Exploring Allocation Policies in Disaggregated Non-Volatile Memories
Abstract: Many modern applications have memory footprints that are increasingly large, driving system memory capacities higher and higher. However, due to the diversity of applications that run on High-Performance Computing (HPC) systems, the memory utilization can fluctuate widely from one application to another, which results in underutilization issues when there are many jobs with small memory footprints. Since memory chips are collocated with the compute nodes, this necessitates the need for message passing APIs to be able to share information between nodes.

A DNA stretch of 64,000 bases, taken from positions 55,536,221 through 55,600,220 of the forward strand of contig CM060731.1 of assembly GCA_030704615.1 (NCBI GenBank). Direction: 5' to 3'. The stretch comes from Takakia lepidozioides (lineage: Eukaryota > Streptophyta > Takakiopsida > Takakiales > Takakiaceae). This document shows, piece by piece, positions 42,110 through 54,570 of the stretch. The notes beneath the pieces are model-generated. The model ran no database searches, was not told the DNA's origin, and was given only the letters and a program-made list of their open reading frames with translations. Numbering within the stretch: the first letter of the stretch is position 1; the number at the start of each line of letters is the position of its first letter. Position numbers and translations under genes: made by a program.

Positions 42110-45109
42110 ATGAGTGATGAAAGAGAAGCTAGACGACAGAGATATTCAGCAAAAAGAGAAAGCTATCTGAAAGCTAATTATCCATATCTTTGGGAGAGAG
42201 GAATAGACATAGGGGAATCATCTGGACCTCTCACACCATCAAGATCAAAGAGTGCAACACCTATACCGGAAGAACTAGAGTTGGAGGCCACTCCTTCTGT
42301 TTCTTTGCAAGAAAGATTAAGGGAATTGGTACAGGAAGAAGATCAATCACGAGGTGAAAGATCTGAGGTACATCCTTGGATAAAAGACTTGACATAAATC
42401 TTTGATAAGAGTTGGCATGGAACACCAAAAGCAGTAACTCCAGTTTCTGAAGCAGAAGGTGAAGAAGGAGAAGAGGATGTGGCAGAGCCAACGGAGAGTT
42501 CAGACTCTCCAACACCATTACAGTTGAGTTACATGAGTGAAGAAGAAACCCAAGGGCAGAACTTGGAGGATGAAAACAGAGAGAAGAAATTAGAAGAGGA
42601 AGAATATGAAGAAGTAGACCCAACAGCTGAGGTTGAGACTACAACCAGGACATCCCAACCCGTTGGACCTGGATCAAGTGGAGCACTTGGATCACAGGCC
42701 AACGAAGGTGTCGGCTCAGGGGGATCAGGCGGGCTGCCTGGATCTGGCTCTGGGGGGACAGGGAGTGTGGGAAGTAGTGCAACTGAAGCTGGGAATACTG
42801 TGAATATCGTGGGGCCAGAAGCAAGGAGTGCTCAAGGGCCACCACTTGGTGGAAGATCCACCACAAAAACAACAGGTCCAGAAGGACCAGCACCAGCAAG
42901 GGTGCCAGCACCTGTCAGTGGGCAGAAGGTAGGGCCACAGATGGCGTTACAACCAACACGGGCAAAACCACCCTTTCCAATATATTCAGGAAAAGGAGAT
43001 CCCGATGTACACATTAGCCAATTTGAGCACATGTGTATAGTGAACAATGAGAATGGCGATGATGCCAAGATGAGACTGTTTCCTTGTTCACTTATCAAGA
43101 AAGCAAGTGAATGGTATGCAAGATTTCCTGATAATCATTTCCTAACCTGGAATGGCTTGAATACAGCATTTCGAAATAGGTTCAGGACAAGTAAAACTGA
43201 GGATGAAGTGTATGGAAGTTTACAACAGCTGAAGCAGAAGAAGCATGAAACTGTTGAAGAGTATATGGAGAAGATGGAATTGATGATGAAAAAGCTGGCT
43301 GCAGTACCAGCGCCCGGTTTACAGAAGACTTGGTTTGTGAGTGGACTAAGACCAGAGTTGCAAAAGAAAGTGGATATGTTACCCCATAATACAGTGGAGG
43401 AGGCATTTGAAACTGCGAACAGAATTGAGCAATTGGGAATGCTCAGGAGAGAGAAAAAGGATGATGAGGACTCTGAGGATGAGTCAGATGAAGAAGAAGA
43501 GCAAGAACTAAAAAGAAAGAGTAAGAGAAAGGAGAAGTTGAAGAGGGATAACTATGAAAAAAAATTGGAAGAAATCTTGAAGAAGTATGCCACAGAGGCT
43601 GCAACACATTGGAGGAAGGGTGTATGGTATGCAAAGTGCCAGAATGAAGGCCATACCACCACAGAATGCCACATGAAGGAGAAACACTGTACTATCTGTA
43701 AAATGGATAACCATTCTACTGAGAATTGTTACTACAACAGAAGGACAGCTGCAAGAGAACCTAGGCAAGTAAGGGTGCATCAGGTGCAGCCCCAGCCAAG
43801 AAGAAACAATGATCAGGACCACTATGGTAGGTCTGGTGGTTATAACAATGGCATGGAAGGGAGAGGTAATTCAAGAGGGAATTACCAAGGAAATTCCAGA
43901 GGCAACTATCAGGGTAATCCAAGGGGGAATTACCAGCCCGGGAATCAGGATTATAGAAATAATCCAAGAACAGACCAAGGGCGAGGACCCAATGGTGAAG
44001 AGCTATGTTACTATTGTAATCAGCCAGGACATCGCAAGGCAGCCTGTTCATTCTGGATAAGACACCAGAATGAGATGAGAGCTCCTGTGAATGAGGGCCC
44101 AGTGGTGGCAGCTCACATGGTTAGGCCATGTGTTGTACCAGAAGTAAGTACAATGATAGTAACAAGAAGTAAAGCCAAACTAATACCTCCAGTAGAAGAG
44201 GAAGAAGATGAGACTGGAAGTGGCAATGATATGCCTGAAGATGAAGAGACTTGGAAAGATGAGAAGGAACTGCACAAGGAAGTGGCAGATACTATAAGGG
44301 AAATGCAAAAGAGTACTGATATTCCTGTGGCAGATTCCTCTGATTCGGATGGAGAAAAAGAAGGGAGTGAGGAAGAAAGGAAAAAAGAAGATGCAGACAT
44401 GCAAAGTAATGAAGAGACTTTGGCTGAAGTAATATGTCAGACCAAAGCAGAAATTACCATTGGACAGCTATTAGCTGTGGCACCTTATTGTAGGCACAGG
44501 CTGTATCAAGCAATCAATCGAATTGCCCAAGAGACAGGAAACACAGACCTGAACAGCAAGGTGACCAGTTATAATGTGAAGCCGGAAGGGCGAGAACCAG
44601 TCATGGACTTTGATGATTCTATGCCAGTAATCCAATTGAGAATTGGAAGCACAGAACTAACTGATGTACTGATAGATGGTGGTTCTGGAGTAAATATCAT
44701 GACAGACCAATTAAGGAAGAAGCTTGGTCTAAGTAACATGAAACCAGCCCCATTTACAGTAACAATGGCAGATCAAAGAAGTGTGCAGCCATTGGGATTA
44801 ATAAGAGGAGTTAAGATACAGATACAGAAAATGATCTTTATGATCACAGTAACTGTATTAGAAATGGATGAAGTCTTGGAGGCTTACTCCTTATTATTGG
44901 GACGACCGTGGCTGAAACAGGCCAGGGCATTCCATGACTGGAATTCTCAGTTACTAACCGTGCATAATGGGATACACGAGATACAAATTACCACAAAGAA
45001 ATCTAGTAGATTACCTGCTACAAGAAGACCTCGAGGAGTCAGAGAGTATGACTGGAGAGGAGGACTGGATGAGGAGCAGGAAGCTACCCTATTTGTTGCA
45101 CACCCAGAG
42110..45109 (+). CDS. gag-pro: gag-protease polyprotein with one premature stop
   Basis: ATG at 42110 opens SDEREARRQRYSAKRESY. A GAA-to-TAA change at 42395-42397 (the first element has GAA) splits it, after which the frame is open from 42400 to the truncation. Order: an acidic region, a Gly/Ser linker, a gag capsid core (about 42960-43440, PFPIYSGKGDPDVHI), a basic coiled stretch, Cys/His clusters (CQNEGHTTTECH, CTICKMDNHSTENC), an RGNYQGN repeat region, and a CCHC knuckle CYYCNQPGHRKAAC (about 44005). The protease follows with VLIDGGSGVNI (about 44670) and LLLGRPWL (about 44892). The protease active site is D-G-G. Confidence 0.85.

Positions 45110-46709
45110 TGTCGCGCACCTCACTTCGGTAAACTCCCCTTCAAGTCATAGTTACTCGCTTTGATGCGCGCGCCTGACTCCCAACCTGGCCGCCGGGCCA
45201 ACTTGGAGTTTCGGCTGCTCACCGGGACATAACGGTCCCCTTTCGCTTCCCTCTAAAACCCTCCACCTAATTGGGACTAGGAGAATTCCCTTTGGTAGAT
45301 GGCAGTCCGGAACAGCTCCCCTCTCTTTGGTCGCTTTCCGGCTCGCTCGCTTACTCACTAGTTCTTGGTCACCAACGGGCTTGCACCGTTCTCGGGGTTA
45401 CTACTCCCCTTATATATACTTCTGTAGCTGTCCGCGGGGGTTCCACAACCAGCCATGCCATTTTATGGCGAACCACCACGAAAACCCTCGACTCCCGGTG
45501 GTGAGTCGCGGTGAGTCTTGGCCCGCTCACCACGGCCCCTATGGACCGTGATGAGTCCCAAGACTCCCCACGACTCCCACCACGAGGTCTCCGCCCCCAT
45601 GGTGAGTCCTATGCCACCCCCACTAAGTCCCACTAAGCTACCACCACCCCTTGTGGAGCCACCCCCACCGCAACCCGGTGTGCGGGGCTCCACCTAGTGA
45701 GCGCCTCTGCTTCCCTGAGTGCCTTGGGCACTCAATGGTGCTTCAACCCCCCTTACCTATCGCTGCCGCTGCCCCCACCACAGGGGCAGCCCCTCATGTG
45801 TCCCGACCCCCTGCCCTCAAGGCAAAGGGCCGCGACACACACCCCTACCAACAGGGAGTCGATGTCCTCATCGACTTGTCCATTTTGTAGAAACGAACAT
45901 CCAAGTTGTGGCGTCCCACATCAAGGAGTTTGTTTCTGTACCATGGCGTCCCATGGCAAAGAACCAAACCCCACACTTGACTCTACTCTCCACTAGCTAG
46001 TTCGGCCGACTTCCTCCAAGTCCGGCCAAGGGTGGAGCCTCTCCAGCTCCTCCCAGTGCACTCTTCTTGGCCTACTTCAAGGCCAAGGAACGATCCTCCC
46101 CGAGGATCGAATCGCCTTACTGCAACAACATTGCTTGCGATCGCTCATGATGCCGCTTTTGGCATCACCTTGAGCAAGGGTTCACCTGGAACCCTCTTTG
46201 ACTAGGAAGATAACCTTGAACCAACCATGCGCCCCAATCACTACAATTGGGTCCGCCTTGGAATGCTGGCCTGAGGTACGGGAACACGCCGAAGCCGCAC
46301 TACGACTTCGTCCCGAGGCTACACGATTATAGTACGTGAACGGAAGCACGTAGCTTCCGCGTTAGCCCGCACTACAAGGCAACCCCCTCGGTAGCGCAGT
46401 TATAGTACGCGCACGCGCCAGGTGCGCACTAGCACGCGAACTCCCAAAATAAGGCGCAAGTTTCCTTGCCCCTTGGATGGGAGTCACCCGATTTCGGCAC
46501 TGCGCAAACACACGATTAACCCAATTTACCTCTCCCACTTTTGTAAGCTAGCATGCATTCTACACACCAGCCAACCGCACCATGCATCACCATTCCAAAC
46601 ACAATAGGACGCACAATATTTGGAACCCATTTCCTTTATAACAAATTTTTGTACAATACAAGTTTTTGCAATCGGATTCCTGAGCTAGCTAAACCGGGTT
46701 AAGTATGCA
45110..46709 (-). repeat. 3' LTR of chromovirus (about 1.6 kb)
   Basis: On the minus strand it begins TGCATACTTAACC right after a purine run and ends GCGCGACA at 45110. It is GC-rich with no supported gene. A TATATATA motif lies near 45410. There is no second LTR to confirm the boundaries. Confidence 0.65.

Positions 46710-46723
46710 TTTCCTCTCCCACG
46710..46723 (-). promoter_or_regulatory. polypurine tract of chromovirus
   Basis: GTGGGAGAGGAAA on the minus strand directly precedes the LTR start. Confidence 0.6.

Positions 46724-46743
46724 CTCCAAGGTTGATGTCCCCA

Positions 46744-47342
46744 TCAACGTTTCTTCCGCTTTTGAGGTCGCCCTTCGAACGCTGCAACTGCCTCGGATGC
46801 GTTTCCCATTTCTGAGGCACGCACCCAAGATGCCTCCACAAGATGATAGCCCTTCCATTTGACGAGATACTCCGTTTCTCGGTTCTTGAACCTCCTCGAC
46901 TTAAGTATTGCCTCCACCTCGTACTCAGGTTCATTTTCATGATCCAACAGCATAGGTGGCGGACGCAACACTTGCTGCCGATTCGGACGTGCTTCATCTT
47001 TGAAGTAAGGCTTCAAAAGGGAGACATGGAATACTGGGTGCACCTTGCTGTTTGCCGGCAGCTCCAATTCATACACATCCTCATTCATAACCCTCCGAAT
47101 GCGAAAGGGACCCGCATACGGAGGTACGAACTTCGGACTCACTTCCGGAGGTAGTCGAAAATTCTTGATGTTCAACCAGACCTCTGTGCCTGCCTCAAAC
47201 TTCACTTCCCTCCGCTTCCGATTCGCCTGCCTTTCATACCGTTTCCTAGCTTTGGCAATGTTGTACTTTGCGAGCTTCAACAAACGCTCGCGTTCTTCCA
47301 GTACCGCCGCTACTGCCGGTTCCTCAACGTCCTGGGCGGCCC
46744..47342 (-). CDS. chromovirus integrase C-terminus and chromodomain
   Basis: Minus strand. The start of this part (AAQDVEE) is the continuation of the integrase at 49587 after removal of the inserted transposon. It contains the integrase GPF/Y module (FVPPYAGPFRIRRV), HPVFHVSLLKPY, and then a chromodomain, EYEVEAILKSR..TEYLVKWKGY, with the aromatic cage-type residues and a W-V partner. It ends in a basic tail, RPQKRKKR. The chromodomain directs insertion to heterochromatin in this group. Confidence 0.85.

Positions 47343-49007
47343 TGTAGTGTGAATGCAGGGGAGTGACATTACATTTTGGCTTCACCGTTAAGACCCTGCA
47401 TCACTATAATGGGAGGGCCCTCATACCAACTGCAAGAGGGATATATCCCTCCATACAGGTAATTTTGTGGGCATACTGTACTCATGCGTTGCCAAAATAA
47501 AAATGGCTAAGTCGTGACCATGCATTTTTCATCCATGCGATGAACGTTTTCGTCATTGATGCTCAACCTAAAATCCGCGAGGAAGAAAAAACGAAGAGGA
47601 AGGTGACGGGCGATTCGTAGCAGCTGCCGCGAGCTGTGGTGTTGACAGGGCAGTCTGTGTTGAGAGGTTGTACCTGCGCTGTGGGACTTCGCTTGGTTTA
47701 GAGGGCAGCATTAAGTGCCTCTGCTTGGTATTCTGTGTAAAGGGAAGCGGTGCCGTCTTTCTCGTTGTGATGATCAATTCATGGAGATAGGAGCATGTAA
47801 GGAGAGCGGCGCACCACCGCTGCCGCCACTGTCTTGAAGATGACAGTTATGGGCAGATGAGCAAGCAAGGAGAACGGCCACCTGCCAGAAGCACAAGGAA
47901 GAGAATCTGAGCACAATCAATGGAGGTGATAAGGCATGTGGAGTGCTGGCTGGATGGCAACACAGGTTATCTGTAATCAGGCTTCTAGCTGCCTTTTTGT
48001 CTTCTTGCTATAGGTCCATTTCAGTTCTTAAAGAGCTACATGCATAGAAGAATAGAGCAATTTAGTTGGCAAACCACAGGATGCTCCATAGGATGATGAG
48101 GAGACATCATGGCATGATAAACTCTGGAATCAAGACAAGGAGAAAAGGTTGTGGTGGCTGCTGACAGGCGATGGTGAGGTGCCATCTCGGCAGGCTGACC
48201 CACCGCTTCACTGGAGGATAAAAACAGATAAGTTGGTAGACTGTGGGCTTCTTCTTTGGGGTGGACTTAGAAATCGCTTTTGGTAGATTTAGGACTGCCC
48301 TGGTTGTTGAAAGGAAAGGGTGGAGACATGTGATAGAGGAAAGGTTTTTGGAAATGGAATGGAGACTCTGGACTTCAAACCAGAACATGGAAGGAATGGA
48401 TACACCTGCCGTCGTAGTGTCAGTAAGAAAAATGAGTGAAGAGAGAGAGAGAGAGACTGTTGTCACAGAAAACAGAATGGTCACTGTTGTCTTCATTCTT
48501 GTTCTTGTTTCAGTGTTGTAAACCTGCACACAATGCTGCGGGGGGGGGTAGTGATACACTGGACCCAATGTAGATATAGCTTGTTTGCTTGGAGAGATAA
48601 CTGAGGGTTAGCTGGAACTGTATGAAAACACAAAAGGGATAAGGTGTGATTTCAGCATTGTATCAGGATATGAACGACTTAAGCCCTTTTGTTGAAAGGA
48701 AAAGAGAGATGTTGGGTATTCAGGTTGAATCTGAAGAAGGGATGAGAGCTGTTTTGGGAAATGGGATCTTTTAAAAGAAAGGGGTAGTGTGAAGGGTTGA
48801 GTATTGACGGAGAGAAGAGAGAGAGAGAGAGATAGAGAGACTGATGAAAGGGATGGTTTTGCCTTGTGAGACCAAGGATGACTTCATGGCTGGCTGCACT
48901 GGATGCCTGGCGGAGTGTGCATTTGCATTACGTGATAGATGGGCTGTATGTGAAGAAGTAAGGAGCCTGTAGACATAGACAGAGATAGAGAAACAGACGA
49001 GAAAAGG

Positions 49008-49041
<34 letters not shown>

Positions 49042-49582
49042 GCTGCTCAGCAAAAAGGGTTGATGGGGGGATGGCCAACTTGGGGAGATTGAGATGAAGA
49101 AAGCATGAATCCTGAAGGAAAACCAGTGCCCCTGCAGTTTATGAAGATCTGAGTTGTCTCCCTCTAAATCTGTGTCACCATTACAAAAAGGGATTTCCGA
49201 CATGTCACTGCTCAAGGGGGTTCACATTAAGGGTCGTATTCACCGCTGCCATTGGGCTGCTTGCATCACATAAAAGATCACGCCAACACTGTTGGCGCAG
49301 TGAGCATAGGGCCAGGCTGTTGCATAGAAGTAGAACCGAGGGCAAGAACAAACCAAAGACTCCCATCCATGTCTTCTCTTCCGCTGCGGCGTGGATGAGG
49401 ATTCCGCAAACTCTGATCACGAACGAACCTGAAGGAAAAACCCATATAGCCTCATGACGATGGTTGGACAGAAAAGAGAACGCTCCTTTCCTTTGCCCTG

To address some of these issues, vendors are exploring disaggregated memory-centric systems. In this type of organization, there are discrete nodes, reserved solely for memory, which are shared across many compute nodes. Due to their capacity, low-power, and non-volatility, Non-Volatile Memories (NVMs) are ideal candidates for these memory nodes. Moreover, larger memory capacities open the door to different programming models (more shared memory style approaches) which are now being added to the C++ and Fortran language specifications. This paper proposes a simulation model for studying disaggregated memory architectures using a publicly available simulator, SST Simulator, and investigates various memory allocation policies.
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